Globe, Human Rights, Latin America, Politics, United Kingdom

Unemployment, poverty and famine: what Covid will leave behind

The scourge of a pandemic that claims hundreds of thousands of deaths, combined with the inequalities that still prevail in the 21st century, today pushes millions of people towards poverty and hunger. In Latin America the situation is looking disastrous.


Ivette Fernandez


Despite the fact that, according to FAO calculations, before the epidemic between 15% and 30% of the food produced annually was lost or wasted, hunger crippled 690 million people around the world during the last year, about 10 million more than in 2018, according to the United Nations.

Now that the deadly virus is seriously affecting all production processes, disrupting international trade, and is filling the markets with scepticism and fear, the outlook is more than worrying. According to the non-governmental agency Oxfam, by the end of the year up to 12,000 hunger-related deaths could occur each day as a result of the social and economic consequences of the pandemic.

The World Food Programme revealed an equally catastrophic prediction.

According to the organisation’s estimates, the impact of the disease could push another 135 million people into serious food insecurity, adding to the 821 million individuals who were already in this situation.

All of this was partly generated by the closure of borders and markets and movement restrictions adopted to prevent the spread of the virus, which led to serious damage to the supply and availability of food.

For Latin America, the region with the greatest inequality in the world, the situation is tremendously challenging in terms of food security.

The Food and Agriculture Organization of the United Nations (FAO) revealed that the region will not meet the goal of zero hunger by 2030 because it would have 67 million hungry by that date. However, the most recent report does not include the damages of Covid-19.

“With the impact of the coronavirus the reality will be worse than what we project in this study. We need an extraordinary response from governments, the private sector, civil society and multilateral organisations,” said the FAO regional representative for Latin America and the Caribbean, Julio Berdegué, regarding the presentation of the report.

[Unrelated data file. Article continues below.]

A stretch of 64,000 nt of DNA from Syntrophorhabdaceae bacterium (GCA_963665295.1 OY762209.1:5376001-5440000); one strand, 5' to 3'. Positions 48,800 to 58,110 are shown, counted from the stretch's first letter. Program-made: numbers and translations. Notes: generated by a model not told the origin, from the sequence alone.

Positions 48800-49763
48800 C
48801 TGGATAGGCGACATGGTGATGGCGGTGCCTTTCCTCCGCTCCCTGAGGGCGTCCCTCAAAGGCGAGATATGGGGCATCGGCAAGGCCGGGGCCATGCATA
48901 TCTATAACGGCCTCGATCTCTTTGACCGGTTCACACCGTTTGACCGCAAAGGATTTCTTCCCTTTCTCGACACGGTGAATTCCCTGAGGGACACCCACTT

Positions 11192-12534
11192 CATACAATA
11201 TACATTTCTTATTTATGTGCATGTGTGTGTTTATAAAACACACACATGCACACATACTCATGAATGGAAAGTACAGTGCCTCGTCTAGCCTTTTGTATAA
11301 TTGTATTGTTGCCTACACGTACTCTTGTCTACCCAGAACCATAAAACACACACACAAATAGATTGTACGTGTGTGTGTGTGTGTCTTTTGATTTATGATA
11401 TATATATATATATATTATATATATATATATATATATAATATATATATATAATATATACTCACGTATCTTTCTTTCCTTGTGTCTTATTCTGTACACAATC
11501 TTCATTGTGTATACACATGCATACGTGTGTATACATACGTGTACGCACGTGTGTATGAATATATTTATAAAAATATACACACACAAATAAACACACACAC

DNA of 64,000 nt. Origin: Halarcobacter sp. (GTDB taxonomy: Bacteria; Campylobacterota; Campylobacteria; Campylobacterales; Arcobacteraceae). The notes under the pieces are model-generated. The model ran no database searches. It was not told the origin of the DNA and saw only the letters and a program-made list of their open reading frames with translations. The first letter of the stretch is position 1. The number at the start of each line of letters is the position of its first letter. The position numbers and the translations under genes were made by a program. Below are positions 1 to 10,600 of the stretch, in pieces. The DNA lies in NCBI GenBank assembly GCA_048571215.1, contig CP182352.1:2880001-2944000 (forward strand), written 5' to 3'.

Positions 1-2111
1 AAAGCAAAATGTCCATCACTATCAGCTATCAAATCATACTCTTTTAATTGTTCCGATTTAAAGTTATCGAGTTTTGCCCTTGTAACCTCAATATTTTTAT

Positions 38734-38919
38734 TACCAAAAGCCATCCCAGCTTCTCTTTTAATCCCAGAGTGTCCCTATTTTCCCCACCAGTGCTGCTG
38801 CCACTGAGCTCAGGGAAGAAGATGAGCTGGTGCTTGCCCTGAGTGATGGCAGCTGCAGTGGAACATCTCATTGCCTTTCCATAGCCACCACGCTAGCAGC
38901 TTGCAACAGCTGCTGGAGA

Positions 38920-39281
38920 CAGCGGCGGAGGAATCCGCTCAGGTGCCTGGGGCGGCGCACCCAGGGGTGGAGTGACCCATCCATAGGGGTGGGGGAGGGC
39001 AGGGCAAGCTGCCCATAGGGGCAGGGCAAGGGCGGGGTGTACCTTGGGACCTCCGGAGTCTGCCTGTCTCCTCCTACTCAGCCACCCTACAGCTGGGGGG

According to the Economic Commission for Latin America and the Caribbean (ECLAC), the regional unemployment rate is expected to be at 13.5% at the end of 2020, which represents an upward revision (two percentage points) of the estimate presented in April, and an increase of 5.4 percentage points compared to 2019 (8.1%).

Thus, the numbers of unemployed would reach 44.1 million people, representing an increase of 18 million compared to the 2019 level (26.1 million).

These figures, ECLAC argues, are significantly higher than those observed during the world financial crisis, when the unemployment rate increased from 6.7% in 2008 to 7.3% in 2009 (0.6 percentage points).

The fall of 9% of the Gross Domestic Product, and the increase in unemployment, would have a direct negative effect on household income and their possibility of having sufficient resources to satisfy basic needs.

In this context, ECLAC projects that the number of people in poverty will increase by 45.4 million in 2020, with which the total in this condition would go from 185.5 million in 2019 to 230.9 million in 2020, a figure that represents 37.3% of the Latin American population.

Within this group, the number of people in situations of extreme poverty would increase by 28.5 million, from 67.7 million in 2019 to 96.2 million in 2020, a number equivalent to 15.5 percent of the total.

In the midst of this context, responses are urgent, especially those related to international cooperation to expand the policy space through greater financing under favourable conditions and debt relief. (PL)

(Translated by Hannah Phelvin – Email: – Photos: Pixabay

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